Wednesday 14 August 2013

Gold Coast by Elmore Leonard: First Edition (Bantam Paperback, 1980); Review

NB: Featured in this week's Friday's Forgotten Books.

In a 1991 interview with Elmore Leonard (published in the December 2012 issue of Contrapasso Magazine and available as a PDF here), interviewer Anthony May asked the writer what he saw as the distinction between the hardback and the paperback (a subject that's long been dear to my heart). Leonard responded: "...respectability, that's all. I have always been in hardback up until I chose, twice, the more recent time in 1978 when I went to Bantam, to be in paperback simply to make more money."

In actual fact, for a while there in the '70s, Leonard could more accurately be described as a paperback writer than a hardback author. Eight of the twelve novels he published from 1969 – when he resumed his fiction writing career after nearly a decade in the advertising wilderness – until 1980 – when Arbor House became his main American publisher with City Primeval (remaining so for the next ten years) – were issued as paperback originals in the States (a handful were published into hardback in the UK): The Big Bounce (Fawcett/Gold Medal, 1969), Valdez is Coming (Fawcett/Gold Medal, 1970), Forty Lashes Less One (Bantam, 1972), Mr. Majestyk (Dell, 1974), The Hunted (Dell, 1977), The Switch (Bantam, 1978), Gunsights (Bantam, 1979), and this book:

Gold Coast, published as a paperback original by Bantam in December 1980, cover photography by the Freelance Photographers Guild. The last of Leonard's novels to be published straight to paperback in the US, it's also significant in that it signalled a shift in locale in the author's stories. Up to this point, the majority of Leonard's contemporaneously set novels (not his westerns, in other words) had centred on Detroit and the surrounding area. In Gold Coast, though, the author moved the action down to Florida, where mobster's wife Karen DiCillia learns upon the death of her husband Frank that he's left instructions to the effect that if she wants to keep hold of his money, she can never be with another man again. It's a ludicrous scenario, but Leonard is less interested in the set-up than in the resulting chaos, as Karen is beset by mob hitman Roland Crowe – who has designs on both her and her money (or rather Frank's) – and enlists the aid of ex-con Calvin Maguire in helping her escape Frank's bizarre bequest and the unwanted attentions of Roland.

In truth Maguire, rather than Karen, is the novel's real lead; he's another in the long line of Leonard felons – see also Jack Ryan (The Big Bounce/Unknown Man No. 89), Ernest Stickley, Jr. (Swag/Stick), Chili Palmer (Get Shorty/Be Cool) and Jack Foley (Out of Sight/Road Dogs) – uncertain of or unhappy with their place in the world but unwilling to knuckle under and become Average Joes. Maguire may not know quite what he wants, but Leonard makes his confusion palpable, whereas Karen remains something of an enigma throughout: opaque, her intentions unclear (despite the misleading back cover copy on the Bantam paperback). It's only in the final few pages we start to get a sense of who she really is – or rather, who she might be.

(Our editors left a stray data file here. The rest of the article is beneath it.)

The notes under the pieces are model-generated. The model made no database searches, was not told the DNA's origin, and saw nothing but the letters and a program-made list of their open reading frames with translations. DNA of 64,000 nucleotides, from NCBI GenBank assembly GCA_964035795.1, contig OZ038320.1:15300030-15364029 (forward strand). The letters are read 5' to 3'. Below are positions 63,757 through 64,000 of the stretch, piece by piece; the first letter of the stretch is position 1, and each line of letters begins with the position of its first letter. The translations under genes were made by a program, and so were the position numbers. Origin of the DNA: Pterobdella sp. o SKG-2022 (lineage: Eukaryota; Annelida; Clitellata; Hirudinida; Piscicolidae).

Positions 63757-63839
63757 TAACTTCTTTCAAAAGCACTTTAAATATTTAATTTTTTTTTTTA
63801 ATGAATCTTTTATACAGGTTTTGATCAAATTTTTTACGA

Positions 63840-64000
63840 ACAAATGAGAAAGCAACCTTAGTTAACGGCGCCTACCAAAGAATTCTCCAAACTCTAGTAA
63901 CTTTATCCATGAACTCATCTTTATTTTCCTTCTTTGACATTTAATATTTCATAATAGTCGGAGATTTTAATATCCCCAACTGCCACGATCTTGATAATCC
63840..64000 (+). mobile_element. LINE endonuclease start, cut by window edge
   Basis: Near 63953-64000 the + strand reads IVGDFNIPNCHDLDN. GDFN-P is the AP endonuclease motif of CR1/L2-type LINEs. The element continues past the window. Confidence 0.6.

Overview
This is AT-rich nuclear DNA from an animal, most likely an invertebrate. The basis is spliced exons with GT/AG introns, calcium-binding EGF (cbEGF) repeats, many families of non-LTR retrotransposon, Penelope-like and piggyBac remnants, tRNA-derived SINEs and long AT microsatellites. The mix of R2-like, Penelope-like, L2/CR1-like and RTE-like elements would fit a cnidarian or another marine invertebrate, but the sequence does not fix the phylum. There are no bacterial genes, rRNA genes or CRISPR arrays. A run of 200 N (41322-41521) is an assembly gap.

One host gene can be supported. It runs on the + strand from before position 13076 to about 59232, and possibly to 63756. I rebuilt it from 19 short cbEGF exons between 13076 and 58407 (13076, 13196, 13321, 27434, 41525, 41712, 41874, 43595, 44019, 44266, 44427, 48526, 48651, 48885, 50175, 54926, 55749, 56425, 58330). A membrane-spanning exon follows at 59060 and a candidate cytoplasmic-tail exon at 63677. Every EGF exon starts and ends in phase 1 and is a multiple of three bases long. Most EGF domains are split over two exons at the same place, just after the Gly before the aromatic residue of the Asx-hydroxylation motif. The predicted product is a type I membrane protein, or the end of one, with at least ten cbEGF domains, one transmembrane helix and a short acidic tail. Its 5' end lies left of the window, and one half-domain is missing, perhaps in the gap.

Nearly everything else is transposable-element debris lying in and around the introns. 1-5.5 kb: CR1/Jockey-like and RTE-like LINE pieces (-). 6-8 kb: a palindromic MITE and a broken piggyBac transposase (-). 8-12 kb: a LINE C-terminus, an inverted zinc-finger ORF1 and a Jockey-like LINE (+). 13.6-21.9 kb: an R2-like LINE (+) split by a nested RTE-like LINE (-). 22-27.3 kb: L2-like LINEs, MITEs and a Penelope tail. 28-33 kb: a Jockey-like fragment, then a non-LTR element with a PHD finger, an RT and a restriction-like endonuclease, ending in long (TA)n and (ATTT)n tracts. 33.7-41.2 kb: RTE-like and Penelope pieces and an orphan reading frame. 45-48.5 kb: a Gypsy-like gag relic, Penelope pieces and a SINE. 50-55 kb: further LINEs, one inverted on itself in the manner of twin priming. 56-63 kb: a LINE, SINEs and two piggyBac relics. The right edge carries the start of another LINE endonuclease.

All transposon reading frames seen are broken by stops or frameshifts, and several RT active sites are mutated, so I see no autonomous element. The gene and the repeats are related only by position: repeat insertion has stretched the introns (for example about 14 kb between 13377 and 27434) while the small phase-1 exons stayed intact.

But it could be argued that the real star of the show is Roland Crowe. A hulking lascivious hillbilly cut from the same cloth as the later Richard Nobles (LaBrava, 1983), Roland is the first in what would become a family tree of Crowes, its roots extending deep beneath Leonard's backlist. Roland's brother, Elvin, and his nephew, Dale Jr., both feature in Maximum Bob (1991), while another Crowe, Earl, pops up in the first Raylan Givens novel, Pronto (1993), and Dale Jr. makes a reappearance in its sequel, Riding the Rap (1995). The Crowes even make the leap to television in the form of Dewey Crowe, a recurring thorn in the side of Raylan Givens in the Justified TV show, although quite what Dewey's relationship is to the literary Crowe clan isn't made explicit.

Anyway, stone the Crowes (arf): I do believe I've reached the final post in this (over-)extended series on Elmore Leonard. Not that there won't be more from Mr. Leonard on Existential Ennui in the near future; I've further splendid first editions to blog about, and I'll be keeping an eye out for updates on Leonard's well-being (he was recently hospitalised following a stroke). But there'll be posts on other authors and books besides, starting with a Westlake Score...


  1. That's really cool about the reoccurring Crowe family members. I had no idea.

  2. Did she crochet that bikini herself?

  3. Kelly: Yeah, and that's not the only instance of characters returning in Leonard novels; his backlist is littered with reappearances. There's a great thread about them on the official Elmore Leonard site:

    Lucy: Quite possibly; it looks like it's shrunk in the seawater. Ah, '80s paperback covers...

  4. Not a book I would personally read, but definitely one I can show the wife! Haha!